I thought about delaying this post until the end of these discussion, because it’s a tricky subject to broach, but there’s no way to get around it: we have to talk about the underlying sexism of this category’s most applauded nomination.
The five nominations in this field are Janet McTeer for Albert Nobbs (a classic “woman playing a man” nomination, the Academy loves ‘em), Bérénice Bejo for The Artist (if The Artist makes as strong a push as I expect it to leading up to the Academy Awards, she'll end up with the victory here by default), Jessica Chastain and likely winner Octavia Spencer for The Help (both performances are a nice balance of comedy and melancholy, which always plays well in the Academy – not to mention The Help’s box office success and mild cultural importance, which’ll certainly sway voters), and Melissa McCarthy for Bridesmaids. And it’s McCarthy I want to talk about.
First off, I love Bridesmaids, and I loved McCarthy in it. And I’m not going to argue that her nomination is undeserved; good comedy is always woefully underrepresented at the Oscars. I’m just going to point out that a male comedian who had broken out in a bawdy comedy with physical humor, farting, sink-pooping, and overly aggressive sexual behavior would be a good deal more reviled by critics and would stand no chance of being awarded anything, least of all an Oscar. No one would deny this. So why is McCarthy nominated?
Let’s start with Bridesmaids’ box office success. The overarching media storyline in the following weeks of its big open was “See? Women can be funny and bawdy too!” That was immediately followed by a backlash storyline of “whoever said that they couldn’t?” Now, every actress in a comedy movie has to answer questions about Bridesmaids and the comedic differences between men and women. Every woman-centric comedy that’s followed has been compared to Bridesmaids, as if there had never been women comedians before this summer.
I grew bored with both storylines pretty quickly, frankly, and I’d like to move on from them. What I want to talk about is that both storylines agree that Bridesmaids’ was a very good movie, and pretty much everyone agrees that women comedians don’t get a lot of credit, and all of those people assume that no one else had noticed until now. It’s the same cultural momentum that gets people like Sandra Bullock and Reese Witherspoon Oscars - they rode a crest of likability and general approval and “this is her time!” to an award that seemed somewhat undeserved just a few months later. Welcome to the Bridesmaids’ Oscar campaign.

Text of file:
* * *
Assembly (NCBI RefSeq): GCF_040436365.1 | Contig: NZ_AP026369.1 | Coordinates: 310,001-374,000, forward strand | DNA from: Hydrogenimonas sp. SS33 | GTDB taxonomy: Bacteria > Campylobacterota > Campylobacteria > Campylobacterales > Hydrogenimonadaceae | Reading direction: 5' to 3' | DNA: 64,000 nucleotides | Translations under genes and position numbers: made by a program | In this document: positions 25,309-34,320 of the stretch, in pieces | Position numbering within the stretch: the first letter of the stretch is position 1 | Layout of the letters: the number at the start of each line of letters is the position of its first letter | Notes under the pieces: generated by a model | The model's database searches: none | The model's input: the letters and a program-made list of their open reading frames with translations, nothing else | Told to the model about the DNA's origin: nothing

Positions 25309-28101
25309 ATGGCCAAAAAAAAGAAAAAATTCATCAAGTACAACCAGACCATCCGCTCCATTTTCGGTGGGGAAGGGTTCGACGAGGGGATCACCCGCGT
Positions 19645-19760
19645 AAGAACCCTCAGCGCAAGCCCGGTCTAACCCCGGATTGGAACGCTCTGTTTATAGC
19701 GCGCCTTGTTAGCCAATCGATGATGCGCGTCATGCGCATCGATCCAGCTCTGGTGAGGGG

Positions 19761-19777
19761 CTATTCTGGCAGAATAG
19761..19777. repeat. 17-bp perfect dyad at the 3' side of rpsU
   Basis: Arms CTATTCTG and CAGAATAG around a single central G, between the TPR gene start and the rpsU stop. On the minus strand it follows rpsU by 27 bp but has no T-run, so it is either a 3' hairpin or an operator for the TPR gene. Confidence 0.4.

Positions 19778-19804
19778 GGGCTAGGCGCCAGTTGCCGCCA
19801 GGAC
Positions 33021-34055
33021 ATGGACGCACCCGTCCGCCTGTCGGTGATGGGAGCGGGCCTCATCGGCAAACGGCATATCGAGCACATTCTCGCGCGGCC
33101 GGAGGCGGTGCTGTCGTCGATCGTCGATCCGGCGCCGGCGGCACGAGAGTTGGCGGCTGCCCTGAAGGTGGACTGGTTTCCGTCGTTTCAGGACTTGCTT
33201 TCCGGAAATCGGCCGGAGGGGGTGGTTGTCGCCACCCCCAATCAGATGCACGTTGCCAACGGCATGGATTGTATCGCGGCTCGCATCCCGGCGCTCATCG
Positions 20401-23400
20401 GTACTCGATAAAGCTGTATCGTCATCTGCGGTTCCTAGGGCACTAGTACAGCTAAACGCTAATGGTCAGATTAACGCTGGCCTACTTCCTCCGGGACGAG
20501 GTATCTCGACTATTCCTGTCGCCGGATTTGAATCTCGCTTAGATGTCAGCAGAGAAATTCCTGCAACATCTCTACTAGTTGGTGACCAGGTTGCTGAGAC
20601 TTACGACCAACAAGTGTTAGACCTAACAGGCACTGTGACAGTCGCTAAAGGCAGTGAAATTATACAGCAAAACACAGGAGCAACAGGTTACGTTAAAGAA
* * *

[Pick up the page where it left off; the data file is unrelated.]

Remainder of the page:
Melissa McCarthy is at the forefront of this movement, because she’s so good in the movie, a scene-stealing comedy force. And it really is more daring (I try to avoid using the word “brave” at all costs when talking about acting, because it's a ridiculous word to use. I also managed to avoid using tour de force in this paragraph's first sentence, a show of restraint I feel I should be commended for) to be a vulgar physical comedian as an actress than as an actor. It’s not socially acceptable, for whatever reason, and there’s no point in pretending it is.
So her performance of puppy-stealing and public defecation is viewed as a form of social progress, which is why award shows are desperate to honor her. McCarthy won the Emmy award for Outstanding Lead Actress this year, ostensibly for “Mike and Molly”, but actually for Bridesmaids.
But that doesn’t change the fact that honoring McCarthy for her broad comedy just widens the gap between male and female comedians. If McCarthy is awarded trophies for having the audacity to do “male” comedy, it just pronounces that such behavior is unexpected and extraordinary. A bad assertion to make, I think.
If people really wanted to make a statement, they wouldn’t honor her at all. The awards would go to actresses playing cross-dressers or suicidal parents or whale riders or whatever, and McCarthy would be watching the awards from home. Nothing to see here, folks. Just another woman, doing whatever she can to make us laugh. Nothing out of the ordinary.